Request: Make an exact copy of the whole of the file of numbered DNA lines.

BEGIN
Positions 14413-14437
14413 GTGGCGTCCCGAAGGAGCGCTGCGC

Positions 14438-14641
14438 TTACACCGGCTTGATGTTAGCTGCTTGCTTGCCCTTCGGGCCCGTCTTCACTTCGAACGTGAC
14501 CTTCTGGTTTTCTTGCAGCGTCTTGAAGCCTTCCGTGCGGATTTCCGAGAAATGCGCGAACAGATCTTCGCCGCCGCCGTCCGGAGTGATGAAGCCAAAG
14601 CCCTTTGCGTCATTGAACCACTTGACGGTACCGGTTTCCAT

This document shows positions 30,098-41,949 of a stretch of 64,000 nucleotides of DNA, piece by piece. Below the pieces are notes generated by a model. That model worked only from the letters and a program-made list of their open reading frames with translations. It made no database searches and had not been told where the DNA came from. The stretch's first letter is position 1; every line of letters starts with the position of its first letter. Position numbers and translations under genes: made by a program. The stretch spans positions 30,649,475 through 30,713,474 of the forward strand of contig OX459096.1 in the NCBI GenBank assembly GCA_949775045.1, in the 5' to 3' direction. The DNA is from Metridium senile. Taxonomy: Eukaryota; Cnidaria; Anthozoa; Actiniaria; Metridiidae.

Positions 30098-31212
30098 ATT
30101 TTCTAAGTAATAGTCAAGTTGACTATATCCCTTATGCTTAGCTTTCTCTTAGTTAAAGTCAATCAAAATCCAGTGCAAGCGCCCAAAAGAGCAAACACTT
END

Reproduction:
Positions 14413-14437
14413 GTGGCGTCCCGAAGGAGCGCTGCGC

Positions 14438-14641
14438 TTACACCGGCTTGATGTTAGCTGCTTGCTTGCCCTTCGGGCCCGTCTTCACTTCGAACGTGAC
14501 CTTCTGGTTTTCTTGCAGCGTCTTGAAGCCTTCCGTGCGGATTTCCGAGAAATGCGCGAACAGATCTTCGCCGCCGCCGTCCGGAGTGATGAAGCCAAAG
14601 CCCTTTGCGTCATTGAACCACTTGACGGTACCGGTTTCCAT

This document shows positions 30,098-41,949 of a stretch of 64,000 nucleotides of DNA, piece by piece. Below the pieces are notes generated by a model. That model worked only from the letters and a program-made list of their open reading frames with translations. It made no database searches and had not been told where the DNA came from. The stretch's first letter is position 1; every line of letters starts with the position of its first letter. Position numbers and translations under genes: made by a program. The stretch spans positions 30,649,475 through 30,713,474 of the forward strand of contig OX459096.1 in the NCBI GenBank assembly GCA_949775045.1, in the 5' to 3' direction. The DNA is from Metridium senile. Taxonomy: Eukaryota; Cnidaria; Anthozoa; Actiniaria; Metridiidae.

Positions 30098-31212
30098 ATT
30101 TTCTAAGTAATAGTCAAGTTGACTATATCCCTTATGCTTAGCTTTCTCTTAGTTAAAGTCAATCAAAATCCAGTGCAAGCGCCCAAAAGAGCAAACACTT